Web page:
According to the data of the World Health Organization, about 18 million people die of cardiovascular disease every year. By 2030, this figure is expected to rise to 23 million, so cardiovascular disease is undoubtedly the number one killer of mankind. However, other mammals like humans – whether chimpanzees, our “close relatives” on land, or marine mammals whales and dolphins – have little such trouble.
Why has human being, as a higher animal, become the only mammal that may suffer from cardiovascular disease? The BBC introduced the latest research findings of American scientists and solved the mystery.
Humans “lost” a single gene
According to a BBC article, the latest research by researchers at the University of California San Diego School of Medicine found that when humans evolved about 2 million to 3 million years ago, they inadvertently “lost” a single gene. This may be the key reason why humans become the only mammal suffering from heart disease. The study, published in the proceedings of the National Academy of Sciences, explained that a gene mutation millions of years ago “inactivated” a gene called CMAH in the human body, and this feature has been passed down from generation to generation, making humans more prone to cardiovascular disease than other animals.
As for the frightening heart disease, the main cause is atherosclerosis. This is a disease in which atherosclerotic plaque deposits on the blood vessel wall and causes arterial stenosis. Atherosclerosis is also the main cause of coronary heart disease, cerebral infarction and peripheral vascular disease. Generally speaking, people will have arteriosclerosis related symptoms after entering middle age.
According to previous studies, atherosclerosis seems to only affect humans, which does not seem to occur in other animals. Ten years ago, American researchers conducted an experiment to observe whether domesticated chimpanzees and other mammals also suffer from heart disease.
Among them, “human close relatives” chimpanzees also have some high-risk living habits like humans, such as sitting still for a long time, high cholesterol diet and high blood pressure. But the results showed that chimpanzees were almost unaffected. Heart disease is extremely rare in chimpanzees. Even if there is, the cause is different from that of humans. Chimpanzee heart disease is caused by a kind of myocardial scar that cannot be explained at present.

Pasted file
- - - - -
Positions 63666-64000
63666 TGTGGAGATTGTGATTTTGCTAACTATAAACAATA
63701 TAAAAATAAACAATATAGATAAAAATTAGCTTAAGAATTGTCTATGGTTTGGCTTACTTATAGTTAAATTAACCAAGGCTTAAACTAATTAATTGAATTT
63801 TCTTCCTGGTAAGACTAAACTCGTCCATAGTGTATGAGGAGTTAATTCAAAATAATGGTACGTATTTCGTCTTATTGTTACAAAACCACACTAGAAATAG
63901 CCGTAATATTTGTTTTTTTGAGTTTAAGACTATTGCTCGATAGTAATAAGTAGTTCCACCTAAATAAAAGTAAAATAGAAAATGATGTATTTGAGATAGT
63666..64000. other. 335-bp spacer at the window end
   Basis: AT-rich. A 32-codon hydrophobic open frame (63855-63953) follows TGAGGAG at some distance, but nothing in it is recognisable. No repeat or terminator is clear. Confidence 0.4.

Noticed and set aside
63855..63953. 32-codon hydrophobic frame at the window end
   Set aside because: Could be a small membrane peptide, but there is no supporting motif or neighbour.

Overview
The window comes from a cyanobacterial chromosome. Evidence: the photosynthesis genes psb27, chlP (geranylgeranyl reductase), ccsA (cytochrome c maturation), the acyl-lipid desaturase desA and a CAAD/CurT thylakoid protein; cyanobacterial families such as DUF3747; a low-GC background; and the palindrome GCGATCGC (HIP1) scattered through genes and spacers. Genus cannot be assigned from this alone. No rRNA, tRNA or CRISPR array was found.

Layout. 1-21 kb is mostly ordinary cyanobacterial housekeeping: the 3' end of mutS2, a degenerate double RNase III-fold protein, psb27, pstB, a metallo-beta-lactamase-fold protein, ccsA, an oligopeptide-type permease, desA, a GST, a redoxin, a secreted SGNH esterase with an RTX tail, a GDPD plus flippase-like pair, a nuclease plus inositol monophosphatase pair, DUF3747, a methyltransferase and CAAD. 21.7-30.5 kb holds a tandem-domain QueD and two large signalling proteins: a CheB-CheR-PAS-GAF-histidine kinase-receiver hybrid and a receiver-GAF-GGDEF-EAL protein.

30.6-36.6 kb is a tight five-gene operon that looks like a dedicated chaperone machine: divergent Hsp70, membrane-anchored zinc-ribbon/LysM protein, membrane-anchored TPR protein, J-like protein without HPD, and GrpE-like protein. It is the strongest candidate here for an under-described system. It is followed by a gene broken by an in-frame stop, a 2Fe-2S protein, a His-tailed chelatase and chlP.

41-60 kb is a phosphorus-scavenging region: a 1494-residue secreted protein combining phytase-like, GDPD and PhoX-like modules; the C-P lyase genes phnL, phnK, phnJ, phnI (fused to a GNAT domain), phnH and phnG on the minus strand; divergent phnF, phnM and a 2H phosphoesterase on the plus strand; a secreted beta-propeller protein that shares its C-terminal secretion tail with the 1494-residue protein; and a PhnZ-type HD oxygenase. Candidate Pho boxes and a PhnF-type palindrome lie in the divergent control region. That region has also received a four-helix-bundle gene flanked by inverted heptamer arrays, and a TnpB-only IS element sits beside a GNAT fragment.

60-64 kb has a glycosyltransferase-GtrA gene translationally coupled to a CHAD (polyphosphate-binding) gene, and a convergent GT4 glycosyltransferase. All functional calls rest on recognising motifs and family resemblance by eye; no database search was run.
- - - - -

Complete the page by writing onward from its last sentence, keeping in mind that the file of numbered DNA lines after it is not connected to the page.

Ajit Varki, a researcher who participated in the chimpanzee experiment 10 years ago, also participated in the new experiment. He and his team genetically modified mice to “turn off” the CMAH gene in mice, and then compared it with normal mice.
The experiment found that even if the two groups of mice ate the same food and received the same treatment, the fatty deposits in the blood vessels of mice with “deleted” CMAH gene were at least twice that of normal mice, and the probability of atherosclerosis increased significantly. Therefore, experiments show that the CMAH gene lost in the process of human evolution is likely to be the cause of human susceptibility to cardiovascular disease.
What is the use of CMAH gene?
Of course, in addition to genes, some high-risk factors are also one of the causes of heart disease. In addition to the lack of exercise, high cholesterol, diabetes, obesity, smoking and age, there is a correlation between eating too much red meat and heart disease. The CMAH gene lost in human evolution can produce a sialic acid called Neu5Gc, which will be useful when we eat red meat. Without CMAH gene, humans lack Neu5Gc sialic acid, and red meat is rich in Neu5Gc.
Therefore, we are repeatedly exposed to Neu5Gc when eating red meat. The researchers say this triggers an immune response and a chronic inflammation called “xenomyocarditis”, which increases the risk of heart disease and cancer. The genetically modified mice had a 2.4-fold increase in atherosclerosis after eating a food rich in Neu5Gc.
Interestingly, about 15% of patients with first heart attack do not have any of the above high risk factors at all. In other words, their lifestyle is very healthy. This may explain that genes may be the reason why some healthy vegetarians also suffer from heart disease.
How did humans “lose” the CMAH gene? Researchers said that exactly when and why humans lost the CMAH gene is still a mystery.
Scientists have made it clear that the “loss” of the CMAH gene gave the human ancestor Homo sapiens the ability to run long distances, but also reduced their fertility. These may be the result of natural selection for the survival of the fittest. The bad news is that this may increase the risk of heart disease, making modern humans the only mammal suffering from cardiovascular disease. However, this new scientific discovery may open a new door to the treatment of cardiovascular diseases in the future.